Although I come from generations of Bostonians and grew up in New England, I did spend parts of two years near San Francisco. The last of these was in 1967, which was first grade. This was when I fell in love with baseball cards, and baseball, in that order. When I got the cards I had basically no idea what any of it meant — the teams, the cities, the numbers, nothing. I liked the Giants because they played nearby, and I liked Mays because my father told me he was really good. My father was and still is a baseball fan, but a much more measured and sensible one than me.

“Willie Mays is really good” is basically how it all started for me. Is there a better way?

Mays67HRLeadersFront   Mays67HRLeadersBack

I know what you’re thinking: “Jim Pagliaroni hit 11 home runs in 1966, well I’ll be.” But focus on the three great hitters on the front just for a second. Richie Allen was good.

Mays67FenceBustersFront   Mays67FenceBustersBack

Mays’ final “group card,” which Topps phased out two years later. This was sad, as I have lamented before.

1968 Topps

Mays68Front   Mays68Back

Tricky question there Topps, faking kids all over America into guessing “Willie Mays” only to yank the rug out from under us.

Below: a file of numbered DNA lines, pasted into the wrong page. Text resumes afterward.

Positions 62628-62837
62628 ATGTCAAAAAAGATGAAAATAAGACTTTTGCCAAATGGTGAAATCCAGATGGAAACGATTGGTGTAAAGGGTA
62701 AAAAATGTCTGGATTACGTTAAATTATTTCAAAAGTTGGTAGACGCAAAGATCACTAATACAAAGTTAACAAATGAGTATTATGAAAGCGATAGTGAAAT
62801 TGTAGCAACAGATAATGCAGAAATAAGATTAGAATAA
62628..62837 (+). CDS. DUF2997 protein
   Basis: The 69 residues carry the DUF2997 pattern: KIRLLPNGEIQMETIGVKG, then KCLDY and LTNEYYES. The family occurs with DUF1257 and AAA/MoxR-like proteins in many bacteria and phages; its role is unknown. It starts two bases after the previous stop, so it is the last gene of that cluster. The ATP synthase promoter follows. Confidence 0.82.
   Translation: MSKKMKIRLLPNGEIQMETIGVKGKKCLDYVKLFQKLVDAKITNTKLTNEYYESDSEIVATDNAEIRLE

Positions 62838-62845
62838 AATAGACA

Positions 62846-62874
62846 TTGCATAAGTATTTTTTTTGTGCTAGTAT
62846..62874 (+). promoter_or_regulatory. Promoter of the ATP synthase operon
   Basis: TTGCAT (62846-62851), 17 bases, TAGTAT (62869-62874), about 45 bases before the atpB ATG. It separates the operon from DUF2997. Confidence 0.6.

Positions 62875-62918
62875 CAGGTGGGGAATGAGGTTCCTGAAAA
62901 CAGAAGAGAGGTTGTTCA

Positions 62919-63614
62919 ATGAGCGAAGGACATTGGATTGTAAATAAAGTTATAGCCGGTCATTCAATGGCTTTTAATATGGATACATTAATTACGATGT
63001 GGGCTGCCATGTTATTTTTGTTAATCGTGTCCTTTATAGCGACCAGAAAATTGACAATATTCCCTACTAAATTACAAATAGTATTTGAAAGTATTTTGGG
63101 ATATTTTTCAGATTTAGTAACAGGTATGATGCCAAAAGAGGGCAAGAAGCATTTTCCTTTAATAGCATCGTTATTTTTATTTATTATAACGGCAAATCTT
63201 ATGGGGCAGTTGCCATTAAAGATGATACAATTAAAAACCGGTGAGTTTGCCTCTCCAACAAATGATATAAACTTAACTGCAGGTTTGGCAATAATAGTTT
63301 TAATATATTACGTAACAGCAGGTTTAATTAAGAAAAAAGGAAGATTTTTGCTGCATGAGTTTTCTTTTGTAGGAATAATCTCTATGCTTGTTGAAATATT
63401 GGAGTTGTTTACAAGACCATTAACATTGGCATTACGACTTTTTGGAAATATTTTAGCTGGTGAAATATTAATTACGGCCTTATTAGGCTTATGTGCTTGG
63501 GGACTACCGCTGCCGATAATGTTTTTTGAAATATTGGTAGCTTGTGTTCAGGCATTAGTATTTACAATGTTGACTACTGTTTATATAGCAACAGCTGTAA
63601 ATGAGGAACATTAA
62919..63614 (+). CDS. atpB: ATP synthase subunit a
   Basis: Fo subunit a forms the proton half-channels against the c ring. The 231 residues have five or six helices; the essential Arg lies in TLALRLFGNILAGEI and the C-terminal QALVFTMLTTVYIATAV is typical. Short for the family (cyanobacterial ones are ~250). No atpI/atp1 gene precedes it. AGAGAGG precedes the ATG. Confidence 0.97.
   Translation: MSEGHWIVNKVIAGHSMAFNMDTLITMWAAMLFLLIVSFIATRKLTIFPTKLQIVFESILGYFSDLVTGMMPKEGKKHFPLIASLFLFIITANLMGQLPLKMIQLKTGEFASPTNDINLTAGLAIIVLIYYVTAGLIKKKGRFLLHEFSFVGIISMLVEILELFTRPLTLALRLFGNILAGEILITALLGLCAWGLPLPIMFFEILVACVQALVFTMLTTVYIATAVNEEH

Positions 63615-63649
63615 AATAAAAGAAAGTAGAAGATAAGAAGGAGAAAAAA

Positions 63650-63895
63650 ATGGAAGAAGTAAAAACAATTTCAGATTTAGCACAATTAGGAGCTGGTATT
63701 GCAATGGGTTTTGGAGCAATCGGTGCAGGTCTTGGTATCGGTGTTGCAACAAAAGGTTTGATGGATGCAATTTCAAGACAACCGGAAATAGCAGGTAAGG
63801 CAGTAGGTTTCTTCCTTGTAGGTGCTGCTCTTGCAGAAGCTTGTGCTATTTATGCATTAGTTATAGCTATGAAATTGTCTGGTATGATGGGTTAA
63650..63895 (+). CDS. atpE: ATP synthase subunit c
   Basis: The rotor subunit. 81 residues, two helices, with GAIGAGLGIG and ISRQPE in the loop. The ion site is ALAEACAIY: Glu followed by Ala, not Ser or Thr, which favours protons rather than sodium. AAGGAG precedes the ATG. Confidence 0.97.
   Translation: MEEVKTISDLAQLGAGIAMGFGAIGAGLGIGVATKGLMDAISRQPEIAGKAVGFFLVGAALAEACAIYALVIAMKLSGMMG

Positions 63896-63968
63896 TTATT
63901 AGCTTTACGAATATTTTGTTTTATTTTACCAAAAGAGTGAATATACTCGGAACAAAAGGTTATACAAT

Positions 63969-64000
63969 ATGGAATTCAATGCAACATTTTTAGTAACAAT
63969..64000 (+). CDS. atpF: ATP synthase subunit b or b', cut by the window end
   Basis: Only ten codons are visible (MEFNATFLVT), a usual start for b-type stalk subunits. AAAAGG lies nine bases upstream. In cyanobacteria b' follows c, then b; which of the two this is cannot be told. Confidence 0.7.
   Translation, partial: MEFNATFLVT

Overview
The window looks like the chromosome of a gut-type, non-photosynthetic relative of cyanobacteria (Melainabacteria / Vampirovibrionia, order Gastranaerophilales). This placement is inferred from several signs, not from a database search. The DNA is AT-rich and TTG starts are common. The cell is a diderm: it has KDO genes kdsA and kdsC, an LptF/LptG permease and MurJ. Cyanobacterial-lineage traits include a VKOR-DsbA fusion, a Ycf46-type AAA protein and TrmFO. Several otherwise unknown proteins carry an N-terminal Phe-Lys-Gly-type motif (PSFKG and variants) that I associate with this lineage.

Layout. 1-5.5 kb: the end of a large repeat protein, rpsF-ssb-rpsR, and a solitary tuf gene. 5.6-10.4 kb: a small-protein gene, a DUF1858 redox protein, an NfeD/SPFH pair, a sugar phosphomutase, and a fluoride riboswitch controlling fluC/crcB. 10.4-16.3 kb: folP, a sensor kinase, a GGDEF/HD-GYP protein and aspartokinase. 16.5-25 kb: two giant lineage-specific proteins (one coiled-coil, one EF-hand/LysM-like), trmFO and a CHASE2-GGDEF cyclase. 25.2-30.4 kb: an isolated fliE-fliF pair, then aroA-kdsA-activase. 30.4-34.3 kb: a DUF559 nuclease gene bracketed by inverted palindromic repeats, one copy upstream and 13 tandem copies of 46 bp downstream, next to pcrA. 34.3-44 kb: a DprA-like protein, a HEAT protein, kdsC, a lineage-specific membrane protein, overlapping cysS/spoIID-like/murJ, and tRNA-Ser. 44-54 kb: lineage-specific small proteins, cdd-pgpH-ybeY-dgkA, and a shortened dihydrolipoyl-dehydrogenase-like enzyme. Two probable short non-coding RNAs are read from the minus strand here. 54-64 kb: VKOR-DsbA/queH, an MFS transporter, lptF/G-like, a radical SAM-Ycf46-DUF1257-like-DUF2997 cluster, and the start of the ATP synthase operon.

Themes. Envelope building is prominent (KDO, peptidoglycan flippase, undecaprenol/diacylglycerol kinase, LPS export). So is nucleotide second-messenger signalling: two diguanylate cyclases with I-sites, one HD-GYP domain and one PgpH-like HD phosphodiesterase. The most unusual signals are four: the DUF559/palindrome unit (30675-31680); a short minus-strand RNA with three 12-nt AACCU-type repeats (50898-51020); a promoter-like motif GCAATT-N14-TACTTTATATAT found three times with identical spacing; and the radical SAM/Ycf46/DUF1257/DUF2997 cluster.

This was the time when Mays took a step down from his place as the game’s very best player to being a merely excellent player. Although his days on the front of Topps “leaders cards” were over, he was much more than just an aging icon.

From 1967-1971, Willie’s final five full seasons with the Giants, he accumulated 25.2 WAR, which are star player totals. This is the 13th highest in baseball among position players. He made the All-Star team every year, and he deserved it.

1969 Topps

Mays69Front   Mays69Back

If you’ve been paying attention, you will notice that this photo is a cropped version of his 1966 photo. This was part of a large scale player boycott that weakened the 1968 and 1969 Topps sets.

Topps is running out of space to brag about Willie at this point, but he did warrant a rare exclamation point in his only sentence.

1970 Topps

Mays70Front   Mays70Back

What a beautiful photo this is.

Although they had removed his minor league numbers in 1969, they were restored this time around. And finally, Topps has run out of space. The numbers will have to speak for themselves.

1971 Topps

Mays71Front   Mays71Back

BREAKING: Willie Mays has moved to Atherton! By the way, if you don’t think 10 year old me looked at an atlas to figure out where Atherton was than we have never met.

I seriously love that Topps hauls out his putouts record and his hitting 20 home runs 17 times. Honestly, the 1955 batting title had grown stale.

1972 Topps

Mays72Front   Mays72Back

His last Giants card, and he got card #49. 49? What is this crap? What the heck is going on Topps?

Mays72InActionFront   Mays72InActionBack

A-ha, here it is. In 1972, included “In Action” cards of many of their players, and they placed them in consecutive numbers in the checklist. In this case, Mays special card got the #50. This is a nice card of Willie sliding with the artificial surface of Candlestick Park on display. Sigh.